Since 1996, in order to participate, a candidate must be polling at or above 15 % "as determined by five selected national public opinion polling organizations.” The Commission is at their own discretion to decide which polls are used, and their website does not specify. Besides the ambiguity regarding which polls they are using, there are two other glaring problems with this rule.
First, the 3rd party candidates are often not mentioned by name in polls. In 2012, many pollsCredit: Own work simply asked whether you would vote for “Obama”, “Romney” or “Someone Else.” Or, they asked if you would vote “Democrat,” “Republican” or “Another Party.” It is pretty hard—you might say impossible—to poll at 15 % when you are not even one of the choices. (Anecdotally, the only time I’ve ever been polled was in September of 2012. The pollster asked if I planned to vote for Obama or Romney, and seemed fairly surprised when I threw another name at him.)
Secondly, 15% is not only an arbitrary number; it’s a ridiculously high number. To put it in perspective: in order to receive federal funding for a campaign—that’s tax-payer dollars, a discussion for another day—the threshold is just 5%. Also, 3rd party candidates--by definition—are the lessor known candidates. When the sitting President only polls in the 35%-45% range, it’s hard to ask a little known candidate with an infinitely smaller budget and next to no press coverage to poll at nearly half that mark.
The Commission argues that the 15% rule exists to keep the debates from becoming too large—that they have to draw a line somewhere. Okay, but in this country, if we had to have a good chance of winning in order to play, well, there wouldn’t be baseball on the north side of Chicago. But seriously, another of CPD’s own rules takes care of this problem completely: To qualify for the debates a candidate must be on the ballot in enough states to have a mathematical chance of winning.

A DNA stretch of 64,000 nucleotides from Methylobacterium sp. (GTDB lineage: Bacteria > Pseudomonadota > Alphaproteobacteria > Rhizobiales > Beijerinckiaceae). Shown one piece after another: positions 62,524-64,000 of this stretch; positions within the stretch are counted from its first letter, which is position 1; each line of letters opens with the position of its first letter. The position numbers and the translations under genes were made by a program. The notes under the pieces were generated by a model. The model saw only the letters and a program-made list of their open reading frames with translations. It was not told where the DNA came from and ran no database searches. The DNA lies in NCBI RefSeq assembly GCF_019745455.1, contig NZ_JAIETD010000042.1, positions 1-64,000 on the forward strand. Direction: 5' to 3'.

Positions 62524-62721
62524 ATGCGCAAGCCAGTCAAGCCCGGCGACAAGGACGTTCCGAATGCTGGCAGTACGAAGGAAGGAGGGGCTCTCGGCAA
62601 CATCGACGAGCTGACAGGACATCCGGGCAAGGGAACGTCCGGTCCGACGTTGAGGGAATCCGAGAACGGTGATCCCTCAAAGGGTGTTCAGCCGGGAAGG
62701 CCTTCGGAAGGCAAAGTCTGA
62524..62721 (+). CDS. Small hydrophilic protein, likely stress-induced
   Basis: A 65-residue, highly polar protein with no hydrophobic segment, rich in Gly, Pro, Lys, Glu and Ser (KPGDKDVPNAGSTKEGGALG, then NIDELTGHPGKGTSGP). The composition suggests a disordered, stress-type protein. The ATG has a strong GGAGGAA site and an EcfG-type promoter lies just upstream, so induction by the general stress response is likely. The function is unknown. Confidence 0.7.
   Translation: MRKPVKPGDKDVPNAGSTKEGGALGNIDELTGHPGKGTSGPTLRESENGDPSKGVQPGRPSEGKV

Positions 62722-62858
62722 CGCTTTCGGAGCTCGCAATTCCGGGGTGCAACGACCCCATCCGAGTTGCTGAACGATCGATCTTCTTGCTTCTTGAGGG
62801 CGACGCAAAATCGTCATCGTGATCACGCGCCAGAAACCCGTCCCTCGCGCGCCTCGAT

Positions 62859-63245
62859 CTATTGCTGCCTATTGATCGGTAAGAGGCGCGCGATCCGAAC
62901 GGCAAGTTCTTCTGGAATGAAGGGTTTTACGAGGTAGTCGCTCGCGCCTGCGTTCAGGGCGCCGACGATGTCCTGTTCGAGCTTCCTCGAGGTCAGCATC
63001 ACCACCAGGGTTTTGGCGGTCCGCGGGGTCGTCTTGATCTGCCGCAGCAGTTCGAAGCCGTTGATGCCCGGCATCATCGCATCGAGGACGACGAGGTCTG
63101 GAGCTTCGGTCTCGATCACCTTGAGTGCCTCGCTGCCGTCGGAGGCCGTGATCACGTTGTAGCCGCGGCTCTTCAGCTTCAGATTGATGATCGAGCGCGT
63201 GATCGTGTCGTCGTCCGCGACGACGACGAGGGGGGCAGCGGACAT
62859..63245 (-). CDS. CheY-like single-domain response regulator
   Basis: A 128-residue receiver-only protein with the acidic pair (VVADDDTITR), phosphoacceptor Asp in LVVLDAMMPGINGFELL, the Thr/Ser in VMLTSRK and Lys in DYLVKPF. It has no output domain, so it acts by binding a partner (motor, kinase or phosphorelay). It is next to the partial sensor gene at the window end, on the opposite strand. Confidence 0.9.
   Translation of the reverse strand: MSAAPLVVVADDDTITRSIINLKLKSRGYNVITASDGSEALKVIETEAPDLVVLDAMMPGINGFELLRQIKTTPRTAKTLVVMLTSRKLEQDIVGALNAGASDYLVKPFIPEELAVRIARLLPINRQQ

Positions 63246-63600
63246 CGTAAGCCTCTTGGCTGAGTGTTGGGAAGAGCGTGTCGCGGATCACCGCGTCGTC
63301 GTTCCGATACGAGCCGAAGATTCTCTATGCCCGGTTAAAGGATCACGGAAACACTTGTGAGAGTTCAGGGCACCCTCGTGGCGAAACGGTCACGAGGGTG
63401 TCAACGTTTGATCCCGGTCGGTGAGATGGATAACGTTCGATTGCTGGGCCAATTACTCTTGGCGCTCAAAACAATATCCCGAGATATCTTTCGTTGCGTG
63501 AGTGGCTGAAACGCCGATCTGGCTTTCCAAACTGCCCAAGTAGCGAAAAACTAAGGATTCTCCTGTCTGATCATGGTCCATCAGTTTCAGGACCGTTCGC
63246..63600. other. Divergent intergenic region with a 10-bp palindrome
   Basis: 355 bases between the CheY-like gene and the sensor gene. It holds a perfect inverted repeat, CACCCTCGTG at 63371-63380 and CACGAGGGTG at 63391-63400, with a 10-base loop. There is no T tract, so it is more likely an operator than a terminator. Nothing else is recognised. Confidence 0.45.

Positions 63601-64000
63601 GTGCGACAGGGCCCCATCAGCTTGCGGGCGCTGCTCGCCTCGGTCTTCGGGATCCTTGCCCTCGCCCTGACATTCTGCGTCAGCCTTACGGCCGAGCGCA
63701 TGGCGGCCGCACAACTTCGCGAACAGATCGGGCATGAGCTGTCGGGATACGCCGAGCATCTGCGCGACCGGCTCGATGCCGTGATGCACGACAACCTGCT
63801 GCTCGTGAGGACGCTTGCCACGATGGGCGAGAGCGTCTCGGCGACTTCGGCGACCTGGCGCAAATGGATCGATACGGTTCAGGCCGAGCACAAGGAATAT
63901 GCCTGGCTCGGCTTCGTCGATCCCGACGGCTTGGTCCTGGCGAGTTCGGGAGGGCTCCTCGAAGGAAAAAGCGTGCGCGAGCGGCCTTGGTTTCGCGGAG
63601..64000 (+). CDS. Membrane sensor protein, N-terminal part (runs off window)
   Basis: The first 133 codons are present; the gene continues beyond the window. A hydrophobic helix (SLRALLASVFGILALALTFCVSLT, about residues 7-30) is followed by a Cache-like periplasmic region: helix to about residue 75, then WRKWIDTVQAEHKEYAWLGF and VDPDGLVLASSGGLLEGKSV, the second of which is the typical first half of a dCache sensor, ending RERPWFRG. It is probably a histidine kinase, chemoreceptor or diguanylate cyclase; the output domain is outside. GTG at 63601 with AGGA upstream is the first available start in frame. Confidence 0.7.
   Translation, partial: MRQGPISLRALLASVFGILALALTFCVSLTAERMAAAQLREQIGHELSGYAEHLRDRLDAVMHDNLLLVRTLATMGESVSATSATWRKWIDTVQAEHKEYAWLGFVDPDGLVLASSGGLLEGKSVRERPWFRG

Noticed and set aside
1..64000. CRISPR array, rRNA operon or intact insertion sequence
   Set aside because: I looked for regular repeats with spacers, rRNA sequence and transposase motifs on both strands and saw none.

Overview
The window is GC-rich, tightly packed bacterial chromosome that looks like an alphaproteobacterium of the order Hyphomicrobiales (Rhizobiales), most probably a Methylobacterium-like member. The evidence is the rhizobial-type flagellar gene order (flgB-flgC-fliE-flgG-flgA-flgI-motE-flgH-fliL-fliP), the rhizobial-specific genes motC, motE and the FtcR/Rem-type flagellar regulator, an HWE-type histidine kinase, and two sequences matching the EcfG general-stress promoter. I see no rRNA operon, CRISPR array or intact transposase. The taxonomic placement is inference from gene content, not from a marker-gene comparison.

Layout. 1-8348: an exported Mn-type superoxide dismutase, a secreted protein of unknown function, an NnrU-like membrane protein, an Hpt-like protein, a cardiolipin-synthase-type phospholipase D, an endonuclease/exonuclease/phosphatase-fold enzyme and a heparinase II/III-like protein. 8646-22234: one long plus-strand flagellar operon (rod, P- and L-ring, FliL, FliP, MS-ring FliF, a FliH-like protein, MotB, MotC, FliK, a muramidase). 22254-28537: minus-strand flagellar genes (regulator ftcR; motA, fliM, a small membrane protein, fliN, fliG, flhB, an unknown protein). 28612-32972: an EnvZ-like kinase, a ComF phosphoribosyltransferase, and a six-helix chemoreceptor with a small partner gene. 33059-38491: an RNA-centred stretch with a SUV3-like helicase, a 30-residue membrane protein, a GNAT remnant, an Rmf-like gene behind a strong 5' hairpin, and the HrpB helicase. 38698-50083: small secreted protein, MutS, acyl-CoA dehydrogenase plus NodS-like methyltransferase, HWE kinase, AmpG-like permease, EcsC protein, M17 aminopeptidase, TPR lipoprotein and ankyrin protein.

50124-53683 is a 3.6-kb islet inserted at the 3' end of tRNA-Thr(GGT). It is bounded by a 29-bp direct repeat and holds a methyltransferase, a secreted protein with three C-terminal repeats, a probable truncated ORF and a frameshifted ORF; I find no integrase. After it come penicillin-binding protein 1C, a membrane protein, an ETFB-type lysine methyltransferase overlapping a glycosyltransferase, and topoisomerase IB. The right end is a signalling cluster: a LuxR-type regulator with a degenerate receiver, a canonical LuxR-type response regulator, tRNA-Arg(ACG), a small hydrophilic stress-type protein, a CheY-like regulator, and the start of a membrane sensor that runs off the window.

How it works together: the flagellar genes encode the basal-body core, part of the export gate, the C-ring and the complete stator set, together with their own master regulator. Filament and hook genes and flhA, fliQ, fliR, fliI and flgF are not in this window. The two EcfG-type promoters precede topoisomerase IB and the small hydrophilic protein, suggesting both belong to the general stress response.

Credit: By User:Gage ( Wikipeadia.) [CC-BY-SA-3.0 (http://creativecommons.org/licenses/by-sa/3.0)], via Wikimedia CommonsObtaining ballot access is difficult and expensive. The rules are different in every state. In most states a candidate must come up with thousands of petition signers and/or the candidate or their party must have received some percentage of the vote in a previous election. It requires a lot of advertising, travel, speaking, hand-shaking and general “stumping.” It’s not for the casual candidate and it’s not something anyone would do for fun. If a candidate has ballot access in enough states to garner 270 electoral votes, that candidate is serious about winning.
Therefore, if a candidate is legally allowed to become president, and has a mathematical chance of winning, he or she should be allowed to debate. In 2012 that would have meant four people on the debate stage. Historically, in 1996 we’d have seen three candidates, and in 2000 there would have been four. In both 2004 and 2008 only the two major party candidates would have been eligible. These would not be large, unwieldy debates in the least, but they would allow the American people to better know all of their choices.
In a country where more than 40% of people no longer identify as Republican or Democrat, it’s time we stopped letting the two major parties control the information we receive, and time we finally re-open up the debate stage.
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What Should We Do?